Milestones Results Serve as a Call to Action for Atlanta

childs hands writing on graph paper on milestones results serve as a call to action for atlanta page

In August, the Georgia Department of Education released 2021 Milestones test scores based on assessments administered amid the pandemic in spring 2021. As predicted in the report we commissioned with Learn4Life, the results showed Atlanta Public Schools (APS) students’ progress continued to decline, especially during the pandemic, particularly among students of color and students from low-income households. Even with the caveats of low student participation and limited comparability, these results underscore what we have known to be true for some years now. There must be a greater sense of urgency and a different course of strategic actions to support all APS students.

Overall, APS student proficiency rates show a drop of 1% in ELA and 7% in math1. Still, this statistic is misleading as only 34% of APS students in grades 3-8 participated in GA Milestones testing last year, and less than 20% of APS high school students participated in End-of-Course Georgia Milestones testing2. A more significant picture emerges in reviewing this analysis that examined individual data from students who participated in Milestones testing in both 2019 and 2021. When we compare proficiency levels for the same students pre-pandemic to today, on average, there is a 9% drop in ELA for Black students and an even more significant 18% drop in math1. We see a similar magnitude of learning loss for students experiencing poverty, with a 9% drop in ELA proficiency and a 16% drop in math proficiency

After reviewing this year’s scores, I immediately thought of our August 2019 blog, A bolder path forward: Reflections on accelerating Milestones progress. In 2019, the English Language Arts (ELA) proficiency rate was below 40%, and the proficiency gap between Black and white students was 58.8%. We now know the pandemic’s impact on student learning offsets their progress. It also sparked a renewed commitment from education stakeholders to support the district in its mission to make sure every student will graduate ready for college, career, and life.

So, what do we know?

  • We know the decline in proficiency rates does not include scores for students who opted out of taking the milestones in 2020 due to the pandemic. 
  • We know that when comparing the test-taking population from the previous test (2019) to the recent test (2021), you are comparing two very different populations.
    • The makeup of test-takers in 2021—56 percent Black, 30 percent white—was also very different from that of test-takers in 2019—74 percent Black, 15 percent white.1
    • In 2021, only 34 percent of students in grades 3-8 took the End-of-Grade assessment, and less than 20 percent of high school students took the End-of-Course assessment.2
  • We know that even if more students took the test, we’d still have no way of knowing if the scores would be higher and that we can’t effectively compare 2019 and 2021 data.

With what we know, I’m inclined to agree with DOE Deputy Superintendent Allison Timberlake, “If we did have everyone test, my hypothesis would not be that the scores would be higher. I think they would be a little lower.”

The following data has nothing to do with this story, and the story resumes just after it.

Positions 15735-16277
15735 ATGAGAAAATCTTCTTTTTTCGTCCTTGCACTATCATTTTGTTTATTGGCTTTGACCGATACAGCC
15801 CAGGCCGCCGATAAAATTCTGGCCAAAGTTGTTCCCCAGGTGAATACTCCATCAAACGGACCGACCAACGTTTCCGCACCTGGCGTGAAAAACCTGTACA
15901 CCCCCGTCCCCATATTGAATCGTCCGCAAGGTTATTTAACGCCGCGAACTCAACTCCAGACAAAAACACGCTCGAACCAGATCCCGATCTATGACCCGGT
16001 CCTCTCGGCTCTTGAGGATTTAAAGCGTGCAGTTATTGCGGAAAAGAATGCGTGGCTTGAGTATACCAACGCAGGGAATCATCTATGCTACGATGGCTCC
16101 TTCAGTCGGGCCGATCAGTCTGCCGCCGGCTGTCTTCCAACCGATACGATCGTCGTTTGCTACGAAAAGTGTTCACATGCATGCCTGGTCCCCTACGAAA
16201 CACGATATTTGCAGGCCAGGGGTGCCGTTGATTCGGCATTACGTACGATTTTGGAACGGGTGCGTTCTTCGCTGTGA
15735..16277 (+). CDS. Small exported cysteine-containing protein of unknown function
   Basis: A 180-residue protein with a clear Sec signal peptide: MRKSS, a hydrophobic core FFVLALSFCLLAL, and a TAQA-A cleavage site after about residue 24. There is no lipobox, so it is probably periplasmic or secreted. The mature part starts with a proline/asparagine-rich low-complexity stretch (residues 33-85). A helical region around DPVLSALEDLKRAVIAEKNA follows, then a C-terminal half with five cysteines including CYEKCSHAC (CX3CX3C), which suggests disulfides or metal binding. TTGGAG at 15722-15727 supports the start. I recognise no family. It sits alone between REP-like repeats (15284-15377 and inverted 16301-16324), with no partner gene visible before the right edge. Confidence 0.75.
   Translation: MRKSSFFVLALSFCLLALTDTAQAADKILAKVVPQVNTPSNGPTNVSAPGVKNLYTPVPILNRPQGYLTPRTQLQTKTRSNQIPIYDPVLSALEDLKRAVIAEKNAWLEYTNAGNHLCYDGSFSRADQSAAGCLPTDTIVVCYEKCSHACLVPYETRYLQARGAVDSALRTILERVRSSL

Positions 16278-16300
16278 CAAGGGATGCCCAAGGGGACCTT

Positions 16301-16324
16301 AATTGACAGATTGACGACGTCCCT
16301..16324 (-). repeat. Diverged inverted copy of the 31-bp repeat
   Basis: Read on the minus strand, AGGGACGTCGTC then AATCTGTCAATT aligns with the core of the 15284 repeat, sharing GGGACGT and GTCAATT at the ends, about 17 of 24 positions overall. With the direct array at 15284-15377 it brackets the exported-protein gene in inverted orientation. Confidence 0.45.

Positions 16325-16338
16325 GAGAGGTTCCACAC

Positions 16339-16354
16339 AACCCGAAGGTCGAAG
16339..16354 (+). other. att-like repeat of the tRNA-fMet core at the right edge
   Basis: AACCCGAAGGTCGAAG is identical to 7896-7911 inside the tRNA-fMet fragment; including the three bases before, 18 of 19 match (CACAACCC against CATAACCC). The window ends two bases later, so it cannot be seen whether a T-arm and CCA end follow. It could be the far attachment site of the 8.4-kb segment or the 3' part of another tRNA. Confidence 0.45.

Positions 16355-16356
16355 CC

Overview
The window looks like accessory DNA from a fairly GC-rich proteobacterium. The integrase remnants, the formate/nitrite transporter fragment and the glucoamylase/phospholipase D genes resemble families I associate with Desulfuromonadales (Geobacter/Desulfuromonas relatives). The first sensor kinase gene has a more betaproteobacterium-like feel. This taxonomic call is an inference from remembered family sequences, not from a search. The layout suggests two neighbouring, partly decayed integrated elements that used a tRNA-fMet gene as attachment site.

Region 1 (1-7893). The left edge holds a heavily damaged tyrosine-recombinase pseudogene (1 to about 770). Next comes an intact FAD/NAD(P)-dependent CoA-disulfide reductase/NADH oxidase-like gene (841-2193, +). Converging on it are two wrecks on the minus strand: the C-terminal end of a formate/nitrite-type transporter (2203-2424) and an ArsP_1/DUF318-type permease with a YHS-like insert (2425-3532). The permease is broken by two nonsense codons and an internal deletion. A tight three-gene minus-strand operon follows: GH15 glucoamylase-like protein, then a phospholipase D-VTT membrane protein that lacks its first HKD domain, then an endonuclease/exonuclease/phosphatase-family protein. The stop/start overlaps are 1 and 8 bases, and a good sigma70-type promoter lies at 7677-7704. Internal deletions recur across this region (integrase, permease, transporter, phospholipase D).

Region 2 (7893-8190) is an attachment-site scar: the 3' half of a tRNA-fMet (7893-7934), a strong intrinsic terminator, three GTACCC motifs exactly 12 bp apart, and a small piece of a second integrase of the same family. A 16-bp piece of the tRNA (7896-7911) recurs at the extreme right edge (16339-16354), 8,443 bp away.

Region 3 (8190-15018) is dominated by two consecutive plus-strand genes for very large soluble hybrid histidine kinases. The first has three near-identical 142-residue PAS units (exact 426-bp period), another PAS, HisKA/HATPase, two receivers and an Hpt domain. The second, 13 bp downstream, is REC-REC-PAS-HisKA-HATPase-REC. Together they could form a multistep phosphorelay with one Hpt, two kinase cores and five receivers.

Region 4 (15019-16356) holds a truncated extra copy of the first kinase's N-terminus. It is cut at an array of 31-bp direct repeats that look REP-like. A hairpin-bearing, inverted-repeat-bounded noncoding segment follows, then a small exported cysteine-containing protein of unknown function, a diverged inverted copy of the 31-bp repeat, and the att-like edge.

Now – where do we go from here?

To address the pandemic’s adverse impact on student learning, in her blog post announcing the results, APS’ Superintendent Herring referenced the three-year, three-part APS Academic Recovery Plan. The three parts are:

  1. Identifying academic challenges and opportunities,
  2. Mitigating learning loss through an expanded summer program, and
  3. Requiring intervention classes at all schools 

Some of these promising ideas were implemented before, notably expanded summer programming. With the limited impact of past approaches and the prevailing challenges presented by the pandemic, there is still a need for urgent and compassionate action. We know it will take years to recover, and our goal needs to be larger than simply reversing the pandemic learning loss. Pre-pandemic, we had some of the most significant opportunity gaps in the country. We need to look beyond recovery and forge a path forward to rethink, redesign, and reshape what teaching and learning in schools can be for our Black and Brown children. What we had before hasn’t worked and was not designed to work in the first place. 

Our team at redefinED atlanta works to support and build momentum for progress in K-12 public education so that Atlanta is a place where every student has opportunities, well-being, and self-determination through access to a great K-12 public education. Though the data regarding APS students’ ability to read and write on grade level is less than perfect, it further reveals the urgency elevated by the release of United Way of Greater Atlanta’s Child-Well Being Index in 2017, and the mandate to ask, “How are the children?” Again, it calls us to check in about where we are in our journey to build the beloved community that Dr. Martin Luther King, Jr. defined for us more than 60 years ago.

Over the next four years, redefinED atlanta pledges to grow more advocates for positive change in K-12 public education and work in and with the community to advocate for equity. To learn more about our commitments to the Atlanta community, sign-up to receive our upcoming publication, ARISE: Our Roadmap to 2025. Already a subscriber? You’ll receive notice when the report is published.

  1. Source:
  2. Source: